Two or three explanatory sentences quickly whizz by at the beginning of Len Wiseman's Total Recall, setting up a different world than the one created by Paul Verhoeven's 1990 film version of Philip K. Dick's story "We Can Remember It For You Wholesale," first published in 1966.
In brief, something really bad happens in the future, rendering the entire world uninhabitable, save for the United Federation of Britain (UFB) and the Colony, as future people evidently refer to the former Australia and/or New Zealand. (I was taking notes, but the graphics whizz by awfully fast.) Also in the future, a new transportation system has been built, providing a super-fast direct connection between UFB and the Colony through the center of the Earth. (Boy, those graphics are on and off screen fast, brother!)
Cohaagen (Bryan Cranston), UFB's unquestioned leader, rules with an iron fist, backed by an army of humans, and also robot soldiers called Synthetics, which are made in factories like the one where our putative hero, Douglas Quaid (Colin Farrell) toils with increasing disgruntlement. Doug is married to the amazingly beautiful and fit Lori (Kate Beckinsale), and he has a best friend named Harry (Bokeem Woodbine), but, see, he keeps having these dreams, weird dreams where he's running around with another beautiful and fit woman (Jessica Biel) while dangerous people with guns are chasing them, and it seems so real ...
If you've seen the original version multiple times, as I have, then you know where the story is going; if you haven't seen it, I won't spoil it. (The above description covers no more than the first 10 minutes or so.)
Those first 10 minutes firmly establish that Total Recall exists in the same stylistic realm as Wiseman's Underworld and Underworld: Evolution -- with a tight color palette, mostly confined to dark blues, greys, and inky blacks -- and shares the same lack of affinity for classic action traditions as Live Free or Die Hard. In other words, they are well-nigh incomprehensible, as far as being able to locate and/or recognize the characters within each scene. It's all a blur of motion and speed and bloodless PG-13 violence, which provides as much excitement as watching an electric blender in action. And as the chopped-up bits accumulate, any interest that might have been generated by the potential of the premise is steadily dissipated.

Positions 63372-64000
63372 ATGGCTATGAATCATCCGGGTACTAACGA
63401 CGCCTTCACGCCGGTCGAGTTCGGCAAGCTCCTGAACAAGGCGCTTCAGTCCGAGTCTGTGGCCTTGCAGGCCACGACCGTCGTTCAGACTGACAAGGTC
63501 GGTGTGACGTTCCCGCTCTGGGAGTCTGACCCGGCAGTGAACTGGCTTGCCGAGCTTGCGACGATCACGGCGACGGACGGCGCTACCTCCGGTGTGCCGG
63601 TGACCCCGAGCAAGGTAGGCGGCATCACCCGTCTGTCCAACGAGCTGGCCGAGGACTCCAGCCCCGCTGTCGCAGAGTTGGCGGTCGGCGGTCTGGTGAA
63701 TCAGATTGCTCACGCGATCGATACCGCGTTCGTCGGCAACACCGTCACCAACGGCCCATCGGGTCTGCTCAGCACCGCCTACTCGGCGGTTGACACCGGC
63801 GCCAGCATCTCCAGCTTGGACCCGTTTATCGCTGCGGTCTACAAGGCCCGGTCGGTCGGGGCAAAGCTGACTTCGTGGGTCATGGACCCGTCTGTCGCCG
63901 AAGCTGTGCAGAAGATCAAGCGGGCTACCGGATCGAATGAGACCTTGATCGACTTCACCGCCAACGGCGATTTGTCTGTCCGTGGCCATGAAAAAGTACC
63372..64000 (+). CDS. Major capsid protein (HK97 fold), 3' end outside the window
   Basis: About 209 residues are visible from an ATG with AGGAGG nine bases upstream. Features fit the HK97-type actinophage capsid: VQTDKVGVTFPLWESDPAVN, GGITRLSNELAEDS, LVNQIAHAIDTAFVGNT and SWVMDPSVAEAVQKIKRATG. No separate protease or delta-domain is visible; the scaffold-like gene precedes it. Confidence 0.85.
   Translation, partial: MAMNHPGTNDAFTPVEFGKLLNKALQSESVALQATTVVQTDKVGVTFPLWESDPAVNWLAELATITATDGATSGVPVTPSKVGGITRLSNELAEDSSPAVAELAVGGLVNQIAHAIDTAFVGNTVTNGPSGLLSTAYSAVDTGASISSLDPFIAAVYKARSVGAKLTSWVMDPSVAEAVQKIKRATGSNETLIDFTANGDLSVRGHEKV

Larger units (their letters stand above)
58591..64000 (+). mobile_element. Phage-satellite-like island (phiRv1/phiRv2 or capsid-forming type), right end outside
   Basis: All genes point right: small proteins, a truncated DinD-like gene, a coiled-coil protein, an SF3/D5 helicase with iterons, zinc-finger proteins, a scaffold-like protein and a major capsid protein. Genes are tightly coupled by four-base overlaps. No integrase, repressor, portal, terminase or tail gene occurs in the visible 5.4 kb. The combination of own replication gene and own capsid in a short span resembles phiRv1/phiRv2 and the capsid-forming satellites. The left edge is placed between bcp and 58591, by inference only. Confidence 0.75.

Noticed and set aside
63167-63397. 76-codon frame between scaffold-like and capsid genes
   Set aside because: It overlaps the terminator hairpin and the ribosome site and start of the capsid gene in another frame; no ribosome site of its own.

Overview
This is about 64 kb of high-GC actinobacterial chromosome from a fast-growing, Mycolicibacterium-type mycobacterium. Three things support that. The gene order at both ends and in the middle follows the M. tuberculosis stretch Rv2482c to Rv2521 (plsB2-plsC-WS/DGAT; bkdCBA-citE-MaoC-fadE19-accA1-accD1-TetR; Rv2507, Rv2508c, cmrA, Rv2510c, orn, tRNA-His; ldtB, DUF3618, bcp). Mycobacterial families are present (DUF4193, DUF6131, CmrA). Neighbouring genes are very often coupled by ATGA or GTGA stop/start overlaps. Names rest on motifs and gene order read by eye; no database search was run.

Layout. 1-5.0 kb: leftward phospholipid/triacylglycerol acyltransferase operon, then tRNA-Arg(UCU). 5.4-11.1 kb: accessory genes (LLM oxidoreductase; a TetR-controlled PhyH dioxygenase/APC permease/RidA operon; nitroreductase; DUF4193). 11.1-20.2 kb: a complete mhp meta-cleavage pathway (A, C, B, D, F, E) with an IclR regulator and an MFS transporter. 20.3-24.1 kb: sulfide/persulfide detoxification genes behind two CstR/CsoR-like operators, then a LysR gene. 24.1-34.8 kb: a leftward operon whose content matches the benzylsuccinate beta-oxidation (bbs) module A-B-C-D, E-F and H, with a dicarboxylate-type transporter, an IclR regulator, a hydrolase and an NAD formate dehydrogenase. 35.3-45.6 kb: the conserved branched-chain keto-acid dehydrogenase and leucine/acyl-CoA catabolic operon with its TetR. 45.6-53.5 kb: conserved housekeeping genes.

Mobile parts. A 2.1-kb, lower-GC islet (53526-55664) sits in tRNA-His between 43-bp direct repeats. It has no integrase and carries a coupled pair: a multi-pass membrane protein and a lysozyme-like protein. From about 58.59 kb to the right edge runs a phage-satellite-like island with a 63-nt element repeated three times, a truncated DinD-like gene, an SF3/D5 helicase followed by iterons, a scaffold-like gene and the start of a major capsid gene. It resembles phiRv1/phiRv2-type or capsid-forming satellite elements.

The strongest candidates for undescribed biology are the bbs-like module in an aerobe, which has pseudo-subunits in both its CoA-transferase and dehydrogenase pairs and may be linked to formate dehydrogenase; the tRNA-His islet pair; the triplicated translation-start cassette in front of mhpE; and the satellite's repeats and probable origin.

Tempting as it is to lay all the responsibility for the film's woeful quality solely on Wiseman, there's plenty of blame to go around.
The numerous extended action sequences are cut by Christian Wagner in the same manner as his editing work on films by Michael Bay, Tony Scott, and Justin Lin, so if you love those films, you may be in luck. Likewise, Paul Cameron, a fellow colloborator of Tony Scott, served as director of photography, so you can rest assured that the numerous lens flares are entirely intentional.
In front of the camera, Farrell acts like a man whose memory has been wiped clean and replaced with styrofoam. (And it's not like the bar for the role was set terribly high by Arnold Schwarzennegger in the first place.) Beckinsale remains cold and calculating, as though her character from Underworld had been transplated to the future. Biel emotes admirably, but cannot generate any chemistry with Farrell, which undermines a key element of the story. Cranston is given precious little screen time and is memorable only for his silly hair style (or hair piece). Woodbine is fine in a small role, as is John Cho, but Bill Nighy can't do anything with his anemic character.
The script, for which Kurt Wimmer and Mark Bomback are credited, fails to establish what, exactly, is at stake for the people of Planet Earth. Without a clear understanding of the stakes, the characters lack any motivation for their actions, other than a vague sense of "kinda good" vs. "sorta bad." As far as it goes, the motivation is provided by someone saying "Catch that guy," someone questioning "Why?", and receiving the answer: "Because I say so!"
Beyond a sprinkling of homages to the 1990 version, the reboot's limited strengths are displayed in the highly-detailed special effects, the strong production design, and some of the futuristic ideas for products that are showcased. (Although even in these areas, the film's debts to Blade Runner and I, Robot are inescapable.) Again, those are things that Len Wiseman knows how to handle, and handle pretty well; but action and story and characters and acting, not so much.
Perhaps it all comes back to producer Neal Moritz, whose films have grossed more than $5 billion at the box office. Scrolling through a list of his credits is rather a dispiriting experience, much like sitting through Total Recall, whose sole ambition is to make money as efficiently as possible, like a stylish yet counterfeit product spit out by an assembly line in a factory.
In that, Moritz may succeed once again, even if no one remembers this pallid remake after the closing credits roll.
Total Recall opens in Hong Kong, Singapore, Thailand, Canada, and the U.S. on Friday, August 3.